ACT News


Bail denied after not guilty plea on drug importation charges

A Canberra man who allegedly had commercial quantities of drugs mailed to his home address has pleaded not guilty to charges carrying a potential life sentence.

But Christopher Walter Thorn, 38, has lost a bid for freedom and is likely to remain behind bars for Christmas, despite offering a $20,000 surety and pledging to stay at a rehabilitation facility to beat his 12-year addiction.

Thorn first came to the attention of authorities when Customs intercepted a package containing a large quantity of the drug GBL, similar to party drug GHB.

The package was allegedly on its way to Thorn, addressed using his name and home in Phillip.

Authorities instead removed the drug, replacing it with an inert substance, and sent the package on its way.

Thorn's home was later searched, and police allege they found $38,000 cash, sealed bags suspected to contain ice, and a list of consignment numbers.


Other shipments, including one allegedly destined to a PO box under Thorn's name, were also intercepted. 

Thorn is now facing four charges of importing a border-controlled drug, each of which carries a maximum sentence of life imprisonment. 

His barrister James Lawton applied for bail on Thorn's behalf on Wednesday in the ACT Magistrates Court, after Thorn entered pleas of not guilty to all charges.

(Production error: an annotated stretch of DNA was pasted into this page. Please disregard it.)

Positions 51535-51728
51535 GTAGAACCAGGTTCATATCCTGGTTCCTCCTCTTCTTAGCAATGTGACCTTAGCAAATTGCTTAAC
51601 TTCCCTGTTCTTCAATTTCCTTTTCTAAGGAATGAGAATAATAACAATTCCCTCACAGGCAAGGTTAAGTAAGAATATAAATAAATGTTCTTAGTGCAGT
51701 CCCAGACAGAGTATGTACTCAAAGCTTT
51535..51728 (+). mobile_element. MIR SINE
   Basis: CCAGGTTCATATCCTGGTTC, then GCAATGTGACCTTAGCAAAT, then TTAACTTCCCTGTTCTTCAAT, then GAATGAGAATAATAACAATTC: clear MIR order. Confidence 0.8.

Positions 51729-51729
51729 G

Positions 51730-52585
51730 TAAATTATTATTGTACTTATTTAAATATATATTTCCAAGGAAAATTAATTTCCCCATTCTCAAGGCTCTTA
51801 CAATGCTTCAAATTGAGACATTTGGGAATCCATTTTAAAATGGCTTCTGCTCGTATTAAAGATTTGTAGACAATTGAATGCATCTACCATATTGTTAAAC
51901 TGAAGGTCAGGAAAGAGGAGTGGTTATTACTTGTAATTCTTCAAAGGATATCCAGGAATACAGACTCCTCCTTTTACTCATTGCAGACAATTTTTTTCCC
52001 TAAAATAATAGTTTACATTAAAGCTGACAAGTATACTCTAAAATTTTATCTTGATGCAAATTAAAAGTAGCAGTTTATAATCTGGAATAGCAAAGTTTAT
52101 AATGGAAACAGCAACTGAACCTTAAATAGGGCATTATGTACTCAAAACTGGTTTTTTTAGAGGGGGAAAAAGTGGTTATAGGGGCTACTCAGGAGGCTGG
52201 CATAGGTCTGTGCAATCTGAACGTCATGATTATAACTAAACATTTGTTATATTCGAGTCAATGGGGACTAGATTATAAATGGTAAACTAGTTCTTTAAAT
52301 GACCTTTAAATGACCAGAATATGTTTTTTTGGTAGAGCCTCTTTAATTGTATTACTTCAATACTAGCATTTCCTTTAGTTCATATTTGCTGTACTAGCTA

Mr Lawton argued that Thorn could be released to a residential rehabilitation facility, Arcadia House, and could be placed on strict bail conditions. 

He said a $20,000 surety could also be offered to address the prosecution's fears that Thorn would abscond. 

Commonwealth prosecutor Katrina Musgrove said Thorn was facing life imprisonment, and that the Crown had a very strong case against him. 

Thorn, she said, did not have a job, and there was no evidence about how secure the rehabilitation facility was.

Mr Lawton argued Thorn had no failures to appear on his criminal record, and that there was a "significant onus" on him to stay in the rehabilitation program.

He said there was no evidence that his client would abscond, and that a curfew and police reporting conditions could be imposed to manage any risk. 

But Magistrate Peter Morrison said he was not prepared to grant Thorn bail. 

"The reality is that he faces very serious offences," he said.

Mr Morrison said he was not satisfied that bail conditions could manage the risk of Thorn failing to appear, despite acknowledging the $20,000 surety was "not insignificant".

Thorn became emotional as he left the courtroom.

The case will return to court in early January.